LOS ANGELES — Foothill/Eastern Transportation Corridor Agency, Calif. is drawing a lot of interest from investors on $2.2 billion in toll revenue bonds it plans to price Dec. 12 to restructure its outstanding debt.

"We have had active investor participation and a lot of questions" on the bonds, which are primarily being marketed to institutional investors, said Amy Potter, Foothill/Eastern's chief financial officer.

The toll road operator and its advisors have "been emphasizing this credit is much stronger than the outstanding bonds," Potter said.

Since the 36 miles of toll roads in Orange County have been in operation for 13 years, Potter characterized the road as "seasoned, with no technology or acceptance risk."

The new structure, which extends the maturity dates by 13 years to 2053 and lowers the debt growth rate from 4.2% to 3.75%, is equal to the actual revenue growth seen by the toll road even during the recession, Potter said.

"We have significantly reduced [maximum annual debt service] by close to 25%," Potter said.

The restructuring will lower maximum annual debt service to $227 million from $298 million. After the restructuring, Foothill/Eastern will have $2.4 billion in oustanding debt including the $180 million series 1995A bonds that aren't callable.

The lien on the outsanding 1995 bonds has been closed off and the interest is fully capitalized through 2022, and the principal sinking funds were reduced, lowering that debt as well, Potter said.

"The refinancing really improves the agency's debt portfolio," said Lisa Bartlett, chair of the agency's board of directors. "It reduces the growth rate on the debt. There are a lot of positives from the board's perspective."

California Treasurer Bill Lockyer had released a report in July that said Foothill/Eastern could eventually default on its bonds without the restructuring.

The bonds will be issued in three series totaling $2.2 billion with both series A and B on the 2013 senior lien master indenture.

The series A bonds are expected to consist of $1.35 billion in current interest bonds maturing from 2043 through 2053 and $329 million in capital appreciation bonds and/or current interest bonds maturing from 2020 through 2043. The $375 million in Series B bonds are expected to be structured as term rate CIBs with three or more sub series with a mandatory tender of 5, 7 or 10 years.

The refunding also includes a $201 million junior lien with an expected final 30-year maturity.

The proposed restructuring was dependent on an agreement between Foothills/Eastern, the toll road operator, and the California Department of Transportation, extending the toll road operator's authority to toll the roads by 13 years to 2053, matching the bond maturities. An agreement was reached on Oct. 10.

Through the agreement, Foothill-Eastern will also make payments to Caltrans that grow from $14 million to $19 million from 2041 to 2053. Caltrans will continue to conduct road repairs and maintenance on the road.

Many of the investor questions have been related to the structure and the types of bonds being offered, Potter said.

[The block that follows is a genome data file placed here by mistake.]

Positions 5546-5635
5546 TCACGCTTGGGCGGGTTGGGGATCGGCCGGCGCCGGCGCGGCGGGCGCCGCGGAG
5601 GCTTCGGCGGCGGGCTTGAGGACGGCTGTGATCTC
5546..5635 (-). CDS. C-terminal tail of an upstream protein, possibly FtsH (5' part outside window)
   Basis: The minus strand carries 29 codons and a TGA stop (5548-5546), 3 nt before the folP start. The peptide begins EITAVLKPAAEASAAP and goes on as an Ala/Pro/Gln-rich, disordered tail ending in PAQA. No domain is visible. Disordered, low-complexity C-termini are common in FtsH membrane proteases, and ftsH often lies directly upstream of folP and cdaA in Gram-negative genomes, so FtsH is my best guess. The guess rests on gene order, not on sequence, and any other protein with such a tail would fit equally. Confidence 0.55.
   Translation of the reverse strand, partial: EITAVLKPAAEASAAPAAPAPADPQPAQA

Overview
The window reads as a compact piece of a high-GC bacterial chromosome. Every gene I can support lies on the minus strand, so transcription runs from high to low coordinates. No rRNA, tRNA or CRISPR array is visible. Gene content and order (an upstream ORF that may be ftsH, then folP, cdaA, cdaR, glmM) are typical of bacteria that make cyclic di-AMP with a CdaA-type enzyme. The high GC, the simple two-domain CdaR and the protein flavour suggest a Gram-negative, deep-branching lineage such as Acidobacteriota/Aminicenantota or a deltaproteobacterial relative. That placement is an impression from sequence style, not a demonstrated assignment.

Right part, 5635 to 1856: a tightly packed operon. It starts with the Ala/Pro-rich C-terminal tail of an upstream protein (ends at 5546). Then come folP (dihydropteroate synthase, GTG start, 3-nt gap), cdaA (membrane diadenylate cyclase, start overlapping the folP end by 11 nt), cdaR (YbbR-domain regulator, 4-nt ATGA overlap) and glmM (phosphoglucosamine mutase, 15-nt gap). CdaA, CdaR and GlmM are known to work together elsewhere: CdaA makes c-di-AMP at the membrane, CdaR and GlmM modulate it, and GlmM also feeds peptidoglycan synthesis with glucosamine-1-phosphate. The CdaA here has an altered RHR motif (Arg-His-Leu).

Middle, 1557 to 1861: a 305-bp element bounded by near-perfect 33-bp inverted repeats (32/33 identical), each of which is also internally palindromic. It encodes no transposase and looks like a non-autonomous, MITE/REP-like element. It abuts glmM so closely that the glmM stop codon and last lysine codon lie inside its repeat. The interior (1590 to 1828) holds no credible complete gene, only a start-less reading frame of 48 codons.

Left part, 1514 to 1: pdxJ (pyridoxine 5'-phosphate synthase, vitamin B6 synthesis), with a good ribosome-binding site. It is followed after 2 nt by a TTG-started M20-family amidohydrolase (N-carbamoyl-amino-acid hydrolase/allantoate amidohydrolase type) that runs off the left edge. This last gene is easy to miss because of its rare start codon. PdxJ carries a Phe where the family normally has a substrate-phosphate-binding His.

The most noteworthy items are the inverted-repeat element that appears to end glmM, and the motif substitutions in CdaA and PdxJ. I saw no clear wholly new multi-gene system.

Craig Brothers, a managing director with Los Angeles-based Bel Air Investment Advisors, said his firm was still reviewing the offering, but it looked like it might be a "yes," for them on the credit, but a "no" on the structure.

"There are a lot of zero coupons and convertible bonds with no vanilla serial bonds," Brothers said. "The deal seems… I don't want to say, gimmicky."

For instance, Brothers said, the offering has $662 million maturing in 2049 and $660 million in 2053, then a zero coupon starting at 2020 and going out to 2044, and then a convertible that starts at zero coupon and becomes coupon at 2024.

In the current market conditions, Brothers' firm is most interested in traditional coupon bonds with shorter maturities in the 7-to-10-year range not those with maturities extending to 2049 and beyond.

"They are struggling with a split Ba1 over BBB-minus ratings," Brothers said. "Things are clearly not going their way."

The first bonds don't come due until 2020 and the debt service is heavily-weighted to the back end, Brothers said.

"That is usually a tip off that they are not doing well enough to have serial bonds," he said.

He added that he lives in Southern California, has driven the road, read the local newspaper articles about traffic levels "and knows they are not knocking the cover off the ball."

Standard & Poor's, Fitch Ratings, and Moody's Investors Service rated the Series A and B bonds BBB-minus, BBB-minus, and Ba1, respectively. The ratings agencies assign the junior lien Series C bonds BB-plus, BB-plus and Ba1 ratings. Fitch's ratings are contingent on the pricing going through and the rating agency receiving final documents.

The bonds have drawn a lot of interest and had a diversity of investors dating back to when the tolling agency started in 1995, said Robert Rich, a managing director with Public Financial Management, which is acting as financial advisor for the offering.

"People around the country know the project," Rich said. "We were among the first municipal issuers with a website and the agency is very transparent."

The maturities are longer than what retail usually buys, but there are a lot of managed retail and trust funds that could be interested, he said.

"We have had a very successful road show with a very engaged group of investors," Rich said.

Barclays Capital Inc. and Goldman, Sachs & Co. will act as joint book runners. Stradling Yocca Carlson & Rauth is bond counsel.

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